Digital skills have been boosted across the Edinburgh and south east Scotland region thanks to a data literacy programme.

Almost 1,000 people were ‘upskilled’ in data under a programme run by The Data Lab – Scotland’s innovation centre for data and AI.

The Data Skills for Work programme is part of the DDI (Data Driven Innovation) Data Skills Gateway at the University of Edinburgh.

It aims to address the tech skills gap by offering a series of digital and data courses to support workers adapting to increasingly digitised, automated and data-driven workplaces. 

In addition to tackling the skills gap, the programme also aims to encourage more diversity in the workplace. Only 24% of the UK’s tech workforce are women and 14% of UK employees are from BAME backgrounds.

Data Skills for Work bucks the trend with almost 70% of learners being women or gender diverse, nearly a quarter being from a minority background, and 10% being disabled or neurodiverse.

The Data Skills for Work programme has received funding from the Edinburgh and South East Scotland City Region Deal, the Scottish Government, and the Tay Cities DigiTay project to fund training places for individuals across Scotland.

The Data Lab has extended its work with DigiTay and will offer more data and upskilling courses to Tay Cities learners in 2024/25, aiming to reach upwards of 200 additional people across Tay Cities, Edinburgh and South East Scotland.

Anna Ashton Scott, programme manager for professional development at The Data Lab, said: “The pace of technological change shows no signs of slowing down. Workplaces are becoming increasingly reliant on technology and, with data now at the heart of many aspects of our professional lives, those who can’t keep up risk being left behind.

“While these changes certainly bring positives, it’s crucial we don’t let others fall by the wayside. The Data Skills for Work programme ensures those most impacted by the changes in digitalisation and AI can learn the skills they need, not only to survive in their chosen fields but to thrive in them.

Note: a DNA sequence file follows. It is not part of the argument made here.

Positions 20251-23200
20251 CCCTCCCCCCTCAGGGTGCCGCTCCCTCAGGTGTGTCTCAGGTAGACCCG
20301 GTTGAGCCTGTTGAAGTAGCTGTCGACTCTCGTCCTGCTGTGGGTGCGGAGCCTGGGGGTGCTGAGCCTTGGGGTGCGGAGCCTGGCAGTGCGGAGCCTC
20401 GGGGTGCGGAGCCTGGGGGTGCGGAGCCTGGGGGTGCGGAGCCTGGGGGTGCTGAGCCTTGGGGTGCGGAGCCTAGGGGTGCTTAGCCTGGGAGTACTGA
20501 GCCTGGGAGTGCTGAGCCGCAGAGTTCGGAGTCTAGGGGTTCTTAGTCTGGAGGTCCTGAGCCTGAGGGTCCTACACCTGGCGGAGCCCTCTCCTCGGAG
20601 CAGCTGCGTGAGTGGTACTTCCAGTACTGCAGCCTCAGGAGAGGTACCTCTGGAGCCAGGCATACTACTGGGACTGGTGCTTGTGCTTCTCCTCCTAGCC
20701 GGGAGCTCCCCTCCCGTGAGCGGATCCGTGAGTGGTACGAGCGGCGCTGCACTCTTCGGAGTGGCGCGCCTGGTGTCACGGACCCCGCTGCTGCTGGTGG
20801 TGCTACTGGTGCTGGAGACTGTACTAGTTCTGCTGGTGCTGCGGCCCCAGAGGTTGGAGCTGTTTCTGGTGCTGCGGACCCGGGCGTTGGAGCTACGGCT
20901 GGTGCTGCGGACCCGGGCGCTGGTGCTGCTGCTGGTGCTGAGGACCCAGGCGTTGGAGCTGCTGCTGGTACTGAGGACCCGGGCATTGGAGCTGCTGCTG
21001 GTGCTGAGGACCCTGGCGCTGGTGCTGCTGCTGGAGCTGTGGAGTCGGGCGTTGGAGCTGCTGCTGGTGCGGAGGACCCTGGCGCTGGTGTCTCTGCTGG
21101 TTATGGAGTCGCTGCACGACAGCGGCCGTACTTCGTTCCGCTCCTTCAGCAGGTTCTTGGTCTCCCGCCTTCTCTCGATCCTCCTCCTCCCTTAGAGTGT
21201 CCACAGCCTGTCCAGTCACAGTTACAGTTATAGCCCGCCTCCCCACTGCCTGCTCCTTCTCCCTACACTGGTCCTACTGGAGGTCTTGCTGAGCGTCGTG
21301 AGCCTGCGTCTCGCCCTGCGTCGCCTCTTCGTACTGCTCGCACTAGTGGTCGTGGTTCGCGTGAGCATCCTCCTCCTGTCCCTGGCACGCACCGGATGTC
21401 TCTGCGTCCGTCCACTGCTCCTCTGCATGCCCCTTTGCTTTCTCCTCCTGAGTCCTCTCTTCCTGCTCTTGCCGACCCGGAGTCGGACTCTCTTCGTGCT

“And the initial feedback we’ve received tells us it’s working. It has been extremely satisfying to see a significant number of learners either secure a data-related role or progress in their careers following completion of the course.

“We’re excited to expand the programme further and look forward to seeing more learners join the scheme. Diversity has been a major focus for us, and we hope to continue empowering individuals regardless of their background, gender, or location to create a more diverse, skilled and inclusive workforce for all.”

Dilraj Sokhi-Watson, director at Equate Scotland and a graduate of the Data Skills for Work programme, said: “With more than 10 years of experience in my field, there is still much more to data skills than I had realised. Before joining the programme, I was keen to bridge the gap between my existing expertise and the rapidly changing technology the team are using daily. I was also keen to develop skills that would allow me to implement strong practice in data governance, management and strategy across my team.

“Being part of Equate Scotland, diversity and encouraging more women into STEM careers has always been important to me. It’s rewarding to see the meaningful change being driven by the Data Skills for Work programme and how it contributes to achieving a more inclusive and innovative STEM sector for Scotland.”